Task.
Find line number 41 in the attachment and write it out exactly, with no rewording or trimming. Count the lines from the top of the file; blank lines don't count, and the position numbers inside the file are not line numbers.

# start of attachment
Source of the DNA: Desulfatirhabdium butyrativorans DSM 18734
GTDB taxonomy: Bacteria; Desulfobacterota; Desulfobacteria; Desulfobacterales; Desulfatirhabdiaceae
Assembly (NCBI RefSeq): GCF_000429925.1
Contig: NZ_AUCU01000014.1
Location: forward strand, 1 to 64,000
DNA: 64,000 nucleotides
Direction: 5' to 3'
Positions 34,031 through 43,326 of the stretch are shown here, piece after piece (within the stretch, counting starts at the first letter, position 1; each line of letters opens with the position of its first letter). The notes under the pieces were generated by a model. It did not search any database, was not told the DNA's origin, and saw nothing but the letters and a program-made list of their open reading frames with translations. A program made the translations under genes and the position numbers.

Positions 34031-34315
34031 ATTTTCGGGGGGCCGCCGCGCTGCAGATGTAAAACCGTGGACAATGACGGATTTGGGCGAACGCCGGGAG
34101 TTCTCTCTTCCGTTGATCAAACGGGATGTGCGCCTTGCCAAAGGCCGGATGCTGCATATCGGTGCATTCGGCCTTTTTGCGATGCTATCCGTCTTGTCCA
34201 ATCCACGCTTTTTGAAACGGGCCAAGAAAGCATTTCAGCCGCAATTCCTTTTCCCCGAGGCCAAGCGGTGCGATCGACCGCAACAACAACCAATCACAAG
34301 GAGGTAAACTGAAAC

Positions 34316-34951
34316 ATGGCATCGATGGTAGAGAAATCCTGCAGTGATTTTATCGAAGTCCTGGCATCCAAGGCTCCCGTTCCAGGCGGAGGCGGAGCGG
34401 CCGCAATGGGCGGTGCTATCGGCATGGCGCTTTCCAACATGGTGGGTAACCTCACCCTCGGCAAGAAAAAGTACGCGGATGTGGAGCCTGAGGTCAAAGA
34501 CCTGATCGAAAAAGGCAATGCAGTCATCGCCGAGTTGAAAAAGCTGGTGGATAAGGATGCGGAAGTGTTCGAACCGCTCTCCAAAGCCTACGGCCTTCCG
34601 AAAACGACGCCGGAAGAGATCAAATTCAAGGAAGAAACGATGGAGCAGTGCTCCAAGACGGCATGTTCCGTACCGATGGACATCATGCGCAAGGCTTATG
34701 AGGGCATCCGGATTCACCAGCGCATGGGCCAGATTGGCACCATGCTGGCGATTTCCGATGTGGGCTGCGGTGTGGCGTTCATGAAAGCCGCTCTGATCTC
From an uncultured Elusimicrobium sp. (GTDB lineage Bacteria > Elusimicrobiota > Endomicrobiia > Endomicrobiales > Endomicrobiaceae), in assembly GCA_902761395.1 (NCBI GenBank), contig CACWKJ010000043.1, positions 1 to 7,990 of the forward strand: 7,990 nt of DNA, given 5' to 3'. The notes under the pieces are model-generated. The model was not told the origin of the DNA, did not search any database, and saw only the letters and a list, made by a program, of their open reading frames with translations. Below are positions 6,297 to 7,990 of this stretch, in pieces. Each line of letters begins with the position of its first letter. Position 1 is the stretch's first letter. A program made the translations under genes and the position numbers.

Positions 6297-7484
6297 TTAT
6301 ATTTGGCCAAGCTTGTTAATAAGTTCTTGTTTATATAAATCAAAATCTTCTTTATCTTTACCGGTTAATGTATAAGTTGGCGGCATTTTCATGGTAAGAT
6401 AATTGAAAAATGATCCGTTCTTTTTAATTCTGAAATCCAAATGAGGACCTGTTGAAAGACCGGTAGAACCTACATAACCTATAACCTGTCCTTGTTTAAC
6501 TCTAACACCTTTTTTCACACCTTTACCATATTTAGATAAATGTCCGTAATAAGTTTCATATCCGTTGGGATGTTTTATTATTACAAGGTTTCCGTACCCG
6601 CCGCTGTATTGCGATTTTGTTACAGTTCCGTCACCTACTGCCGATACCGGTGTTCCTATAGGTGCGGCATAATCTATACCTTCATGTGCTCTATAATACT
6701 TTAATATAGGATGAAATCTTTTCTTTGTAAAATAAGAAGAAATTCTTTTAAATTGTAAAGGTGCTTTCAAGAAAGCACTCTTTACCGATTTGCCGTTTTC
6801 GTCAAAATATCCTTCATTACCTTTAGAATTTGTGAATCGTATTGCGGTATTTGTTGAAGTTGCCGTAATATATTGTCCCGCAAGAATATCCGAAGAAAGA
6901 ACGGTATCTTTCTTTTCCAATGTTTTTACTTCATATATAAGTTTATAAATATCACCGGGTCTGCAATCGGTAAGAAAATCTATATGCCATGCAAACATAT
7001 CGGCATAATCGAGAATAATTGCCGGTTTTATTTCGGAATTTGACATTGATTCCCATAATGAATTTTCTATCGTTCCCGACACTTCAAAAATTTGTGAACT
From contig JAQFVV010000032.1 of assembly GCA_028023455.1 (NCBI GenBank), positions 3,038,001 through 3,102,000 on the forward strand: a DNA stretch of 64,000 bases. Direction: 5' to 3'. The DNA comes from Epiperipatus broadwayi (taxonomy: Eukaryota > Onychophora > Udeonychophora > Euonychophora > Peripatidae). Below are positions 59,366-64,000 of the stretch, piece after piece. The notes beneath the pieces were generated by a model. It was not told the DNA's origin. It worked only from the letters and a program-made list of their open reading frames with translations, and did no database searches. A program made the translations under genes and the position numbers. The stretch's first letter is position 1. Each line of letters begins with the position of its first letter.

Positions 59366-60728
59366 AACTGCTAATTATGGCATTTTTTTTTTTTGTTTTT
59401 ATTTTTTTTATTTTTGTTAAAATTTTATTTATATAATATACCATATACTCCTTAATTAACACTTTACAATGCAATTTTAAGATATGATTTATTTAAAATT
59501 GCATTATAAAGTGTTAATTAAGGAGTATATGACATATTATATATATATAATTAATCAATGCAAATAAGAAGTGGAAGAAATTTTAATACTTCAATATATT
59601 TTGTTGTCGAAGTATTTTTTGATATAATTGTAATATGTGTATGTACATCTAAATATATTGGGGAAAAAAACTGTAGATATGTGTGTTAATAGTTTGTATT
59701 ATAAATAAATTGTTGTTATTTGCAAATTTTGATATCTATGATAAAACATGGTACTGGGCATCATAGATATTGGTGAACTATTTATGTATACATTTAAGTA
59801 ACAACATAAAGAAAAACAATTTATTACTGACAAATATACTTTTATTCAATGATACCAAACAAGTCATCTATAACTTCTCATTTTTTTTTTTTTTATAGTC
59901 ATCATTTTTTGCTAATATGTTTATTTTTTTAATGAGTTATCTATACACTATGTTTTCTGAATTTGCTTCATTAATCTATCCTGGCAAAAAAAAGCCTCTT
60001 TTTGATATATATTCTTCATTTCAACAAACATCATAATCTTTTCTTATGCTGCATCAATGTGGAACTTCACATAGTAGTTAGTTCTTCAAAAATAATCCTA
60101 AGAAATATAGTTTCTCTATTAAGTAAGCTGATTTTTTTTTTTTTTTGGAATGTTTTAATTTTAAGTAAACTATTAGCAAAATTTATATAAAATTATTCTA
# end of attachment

60101 AGAAATATAGTTTCTCTATTAAGTAAGCTGATTTTTTTTTTTTTTTGGAATGTTTTAATTTTAAGTAAACTATTAGCAAAATTTATATAAAATTATTCTA